I pretty much agreed with that thinking before heading to Redmond last Thursday for a day of meetings with Microsoft's top executives, but I came away more confident (or less skeptical) about the company's ability to shake things up, especially in the cloud. Sure, all the execs, including CEO Steve Ballmer, were on message, reiterating Ballmer's March manifesto that Microsoft is now "all in" when it comes to cloud computing. But as with Bill Gates' "Internet tidal wave" missive in 1995, the proof is in the execution, and most early signs show a company committed to transforming the way it builds products and serves customers (and generates revenue and profit), rather than one just trying to capitalize on the latest hype.
Take the Windows Azure Services Platform. Released in February, this cloud-based application development environment isn't just something Microsoft plucked out of the vapor. The company has been working on it for more than four years, with the goal of providing developers on-demand compute, storage, and networking to host, scale, and manage apps in Microsoft data centers via the Web. Windows Azure is mainly for .Net apps, but it also supports PHP, Java, Ruby, and Python. Later this year, Active Directory will be able to issue a federated identity to authenticate users of Azure services.
"Interest is off the charts" was the predictable assessment of Bob Muglia, president of Microsoft's Server and Tools business, though he and other company execs note that mainstream adoption of Azure is still years away and that Microsoft is now absorbing prodigious customer feedback to iterate the platform. As for everyday apps such as Exchange, SharePoint, and Dynamics CRM, Microsoft sees half of its revenue from those products coming from cloud-based versions within four years. "We need to be (and are) willing to change our business models to take advantage of the cloud," Ballmer, the self-described "old PC salesman," wrote in his March memo to employees. Compare those words and deeds to the equivocation about software as a service from SAP and Oracle, and then tell me who the laggards are.
Granted, Azure and Exchange Online aren't quite the stuff of iPad buzz, but big enterprise IT platforms and decisions don't work that way. It's the reason Steve Jobs couldn't care less about selling to enterprises, where architecture and standards and manageability and compliance and ROI trump gotta-have-it impulse. CIOs don't line up to get their hands on the latest innovations, cloud or otherwise; they step back and evaluate them, as they're starting to do with Azure and, with more immediacy, Microsoft's SaaS products.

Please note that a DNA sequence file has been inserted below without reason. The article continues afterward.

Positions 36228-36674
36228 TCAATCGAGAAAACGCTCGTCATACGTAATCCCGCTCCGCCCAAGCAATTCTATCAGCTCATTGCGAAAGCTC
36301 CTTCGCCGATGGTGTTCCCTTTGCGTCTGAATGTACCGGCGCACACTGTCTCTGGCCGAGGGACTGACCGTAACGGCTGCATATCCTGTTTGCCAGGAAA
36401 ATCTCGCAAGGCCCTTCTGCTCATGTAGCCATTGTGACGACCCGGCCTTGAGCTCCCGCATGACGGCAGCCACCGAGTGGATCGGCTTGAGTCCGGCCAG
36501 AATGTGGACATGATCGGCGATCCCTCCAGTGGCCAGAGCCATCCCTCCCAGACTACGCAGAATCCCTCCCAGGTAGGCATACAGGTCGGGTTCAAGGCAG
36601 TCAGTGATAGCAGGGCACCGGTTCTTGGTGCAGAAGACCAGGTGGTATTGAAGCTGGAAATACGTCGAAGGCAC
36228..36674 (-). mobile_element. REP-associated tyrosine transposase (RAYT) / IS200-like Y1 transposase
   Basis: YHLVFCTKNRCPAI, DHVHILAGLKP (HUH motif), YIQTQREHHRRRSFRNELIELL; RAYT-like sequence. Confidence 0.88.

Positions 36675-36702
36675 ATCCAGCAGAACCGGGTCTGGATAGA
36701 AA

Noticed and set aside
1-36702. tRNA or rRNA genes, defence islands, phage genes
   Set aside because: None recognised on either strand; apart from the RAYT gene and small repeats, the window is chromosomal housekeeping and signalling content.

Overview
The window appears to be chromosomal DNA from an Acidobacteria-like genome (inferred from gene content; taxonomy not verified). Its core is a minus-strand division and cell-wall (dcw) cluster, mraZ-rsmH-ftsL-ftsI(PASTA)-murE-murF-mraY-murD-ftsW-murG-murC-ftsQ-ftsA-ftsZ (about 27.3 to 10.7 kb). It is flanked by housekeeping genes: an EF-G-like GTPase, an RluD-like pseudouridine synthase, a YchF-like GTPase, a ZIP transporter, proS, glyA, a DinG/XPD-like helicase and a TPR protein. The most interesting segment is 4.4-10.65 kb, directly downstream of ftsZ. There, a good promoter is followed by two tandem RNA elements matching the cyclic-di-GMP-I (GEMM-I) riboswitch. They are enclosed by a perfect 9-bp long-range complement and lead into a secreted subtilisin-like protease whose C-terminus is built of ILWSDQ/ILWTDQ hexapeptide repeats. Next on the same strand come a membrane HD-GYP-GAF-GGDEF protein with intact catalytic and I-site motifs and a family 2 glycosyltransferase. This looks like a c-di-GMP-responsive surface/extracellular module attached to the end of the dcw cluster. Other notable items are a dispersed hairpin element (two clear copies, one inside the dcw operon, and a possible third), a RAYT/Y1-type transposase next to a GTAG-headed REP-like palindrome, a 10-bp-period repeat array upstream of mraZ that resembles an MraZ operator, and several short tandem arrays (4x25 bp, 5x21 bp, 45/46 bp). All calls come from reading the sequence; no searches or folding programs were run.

The behind-the-scenes investments that underpin platforms like Azure and Exchange Online aren't the stuff of market buzz either. Microsoft continues to spend hundreds of millions of dollars a year to build and enhance the data centers that make its cloud ambitions possible, including one recently opened in Chicago that houses 300,000 servers. It's worth noting that, amid a deep recession last year, Microsoft invested $9 billion in R&D, 10% more than it did the previous year, including a new research lab in Cambridge, Mass., and a Search Technology Center in Europe.
No question, Microsoft has laid some eggs -- Zune comes to mind immediately, and Windows Vista and Windows Mobile have failed to captivate the company's consumer and enterprise customers. But Microsoft has had plenty of recent buzz-worthy innovations it doesn't get much credit for. On the consumer side, one example is Project Natal for Xbox 360, which uses sensors and software to track body movements, recognize faces, and respond to spoken directions and changes in voice tone. For consumer and business apps, its Surface tabletop touch screen computer, with its large, horizontal interface, is a sight to see and use; Harrah's casinos are among the early testers who see enormous potential for Surface as a gathering place for multiple users to interact with data and each other.
Never before has a company so big (close to $60 billion in revenue) and so astoundingly rich (operating profit of more than $20 billion and cash and cash equivalents of more than $30 billion) been taken so lightly by so many. Make no mistake: Microsoft won't dominate the cloud -- no company will ... it's just too big a place -- but it will be the preeminent, most profitable player there in no time.